Posted by Jonathan Maus (Publisher/Editor) on May 14th, 2008 at 11:15 am
“Bicycling is the most equitable and affordable form of transportation… All of Portland’s citizens already live within a 20-minute bicycle ride of our existing Regional and Town Centers and Commercial Main Streets.”
–From a document produced by PDOT titled Bicycling Into Our Future
Steve Dotterer with the City of Portland Bureau of Planning made a presentation about The Portland Plan at last night’s meeting of the Portland Bicycle Advisory Committee.
According to the official website, The Portland Plan “is an inclusive, citywide effort to guide the physical, economic, social, cultural and environmental development of Portland over the next 30 years.”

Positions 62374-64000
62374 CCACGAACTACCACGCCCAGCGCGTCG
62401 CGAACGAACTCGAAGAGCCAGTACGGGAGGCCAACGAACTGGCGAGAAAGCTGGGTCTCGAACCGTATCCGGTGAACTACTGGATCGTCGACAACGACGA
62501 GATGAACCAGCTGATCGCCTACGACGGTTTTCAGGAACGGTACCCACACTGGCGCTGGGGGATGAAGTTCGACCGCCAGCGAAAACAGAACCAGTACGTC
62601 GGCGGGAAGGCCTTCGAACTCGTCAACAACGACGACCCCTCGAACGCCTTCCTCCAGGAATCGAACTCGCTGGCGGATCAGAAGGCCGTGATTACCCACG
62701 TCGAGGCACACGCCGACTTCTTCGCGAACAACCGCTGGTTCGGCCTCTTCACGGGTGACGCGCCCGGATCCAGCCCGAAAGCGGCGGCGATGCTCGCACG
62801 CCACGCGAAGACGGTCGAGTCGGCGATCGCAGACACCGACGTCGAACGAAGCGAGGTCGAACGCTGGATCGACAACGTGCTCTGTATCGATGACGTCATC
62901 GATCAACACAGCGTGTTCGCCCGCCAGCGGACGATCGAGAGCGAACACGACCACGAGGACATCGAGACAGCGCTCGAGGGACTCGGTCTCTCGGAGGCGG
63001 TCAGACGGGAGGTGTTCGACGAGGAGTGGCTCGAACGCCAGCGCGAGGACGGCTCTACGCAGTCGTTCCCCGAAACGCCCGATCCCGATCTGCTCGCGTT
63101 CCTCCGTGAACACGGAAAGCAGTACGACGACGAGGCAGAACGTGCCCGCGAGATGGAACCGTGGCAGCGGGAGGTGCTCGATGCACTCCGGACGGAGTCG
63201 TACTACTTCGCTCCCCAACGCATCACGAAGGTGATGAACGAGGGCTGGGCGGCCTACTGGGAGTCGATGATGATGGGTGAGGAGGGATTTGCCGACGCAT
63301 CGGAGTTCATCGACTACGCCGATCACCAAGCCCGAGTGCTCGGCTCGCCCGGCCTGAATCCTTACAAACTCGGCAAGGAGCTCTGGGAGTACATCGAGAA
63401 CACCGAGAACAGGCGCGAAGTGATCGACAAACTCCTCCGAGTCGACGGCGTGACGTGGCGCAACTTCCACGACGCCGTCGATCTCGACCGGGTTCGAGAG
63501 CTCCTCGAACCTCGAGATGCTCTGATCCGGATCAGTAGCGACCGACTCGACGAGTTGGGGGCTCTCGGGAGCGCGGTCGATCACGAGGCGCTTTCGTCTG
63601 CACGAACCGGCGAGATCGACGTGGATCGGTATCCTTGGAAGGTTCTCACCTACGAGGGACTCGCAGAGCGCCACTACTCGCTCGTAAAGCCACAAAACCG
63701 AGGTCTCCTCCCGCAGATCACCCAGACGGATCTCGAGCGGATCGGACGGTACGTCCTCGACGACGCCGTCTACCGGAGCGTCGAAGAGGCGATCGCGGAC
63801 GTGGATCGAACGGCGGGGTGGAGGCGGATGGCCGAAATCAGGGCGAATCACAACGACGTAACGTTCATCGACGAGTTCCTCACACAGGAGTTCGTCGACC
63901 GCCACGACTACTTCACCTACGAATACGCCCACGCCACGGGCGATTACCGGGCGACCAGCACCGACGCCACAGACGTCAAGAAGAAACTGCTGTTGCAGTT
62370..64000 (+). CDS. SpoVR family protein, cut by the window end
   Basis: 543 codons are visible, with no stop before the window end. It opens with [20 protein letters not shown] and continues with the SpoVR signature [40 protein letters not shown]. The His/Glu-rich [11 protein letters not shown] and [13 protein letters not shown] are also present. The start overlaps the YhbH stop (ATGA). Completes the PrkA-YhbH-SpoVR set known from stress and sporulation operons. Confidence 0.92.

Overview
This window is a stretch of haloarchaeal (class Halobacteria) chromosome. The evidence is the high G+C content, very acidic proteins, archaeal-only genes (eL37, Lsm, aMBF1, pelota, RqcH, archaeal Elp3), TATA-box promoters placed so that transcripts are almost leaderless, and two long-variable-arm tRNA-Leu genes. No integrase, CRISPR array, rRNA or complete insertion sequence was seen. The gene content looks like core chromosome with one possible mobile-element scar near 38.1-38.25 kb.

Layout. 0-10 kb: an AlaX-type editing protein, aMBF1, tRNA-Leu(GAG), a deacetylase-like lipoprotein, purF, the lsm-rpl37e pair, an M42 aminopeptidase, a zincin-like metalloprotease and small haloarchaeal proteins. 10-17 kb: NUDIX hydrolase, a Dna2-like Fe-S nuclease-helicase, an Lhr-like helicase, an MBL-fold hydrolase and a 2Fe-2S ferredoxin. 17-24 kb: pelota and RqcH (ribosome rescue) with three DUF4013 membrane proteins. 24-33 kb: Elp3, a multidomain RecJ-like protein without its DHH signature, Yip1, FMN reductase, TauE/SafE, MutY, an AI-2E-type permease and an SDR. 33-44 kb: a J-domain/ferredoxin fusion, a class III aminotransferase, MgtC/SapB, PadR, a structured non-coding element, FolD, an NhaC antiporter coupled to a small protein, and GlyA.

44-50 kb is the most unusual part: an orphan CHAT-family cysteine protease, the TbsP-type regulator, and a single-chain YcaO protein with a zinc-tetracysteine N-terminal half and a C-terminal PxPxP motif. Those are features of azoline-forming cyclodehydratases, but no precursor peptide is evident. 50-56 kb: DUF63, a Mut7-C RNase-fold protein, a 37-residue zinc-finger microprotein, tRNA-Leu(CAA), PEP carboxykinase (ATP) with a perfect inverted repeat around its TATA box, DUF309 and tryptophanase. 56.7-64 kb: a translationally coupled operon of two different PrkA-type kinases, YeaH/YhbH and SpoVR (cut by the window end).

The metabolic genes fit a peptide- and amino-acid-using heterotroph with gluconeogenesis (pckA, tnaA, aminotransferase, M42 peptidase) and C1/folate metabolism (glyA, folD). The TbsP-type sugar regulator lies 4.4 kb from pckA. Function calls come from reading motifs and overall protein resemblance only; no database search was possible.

The three-year effort is just getting underway, and will ultimately tackle the prodigious task of completely re-analyzing nearly every facet of Portland’s urban design in an attempt to update our city’s Comprehensive Plan and our Central City Plan (which were last updated in 1980 and 1988 respectively).
future of not just Portland, but (hopefully)
all American cities.
(Photos © J. Maus)
The importance of this effort cannot be overstated. The policies and principles adopted in the end will lay the groundwork for how we move forward into what is likely to be an era of massive change brought on by increasing population pressure, rising energy costs, and other factors.
So, how do bikes figure into this mix? In many ways.
The people working on The Portland Plan have said the plan will be “developed with community input based on the following critical issues”:
- Climate Change
- Affordability and Accessibility
- Human Health and Safety
- Economic Prosperity and Creative Vitality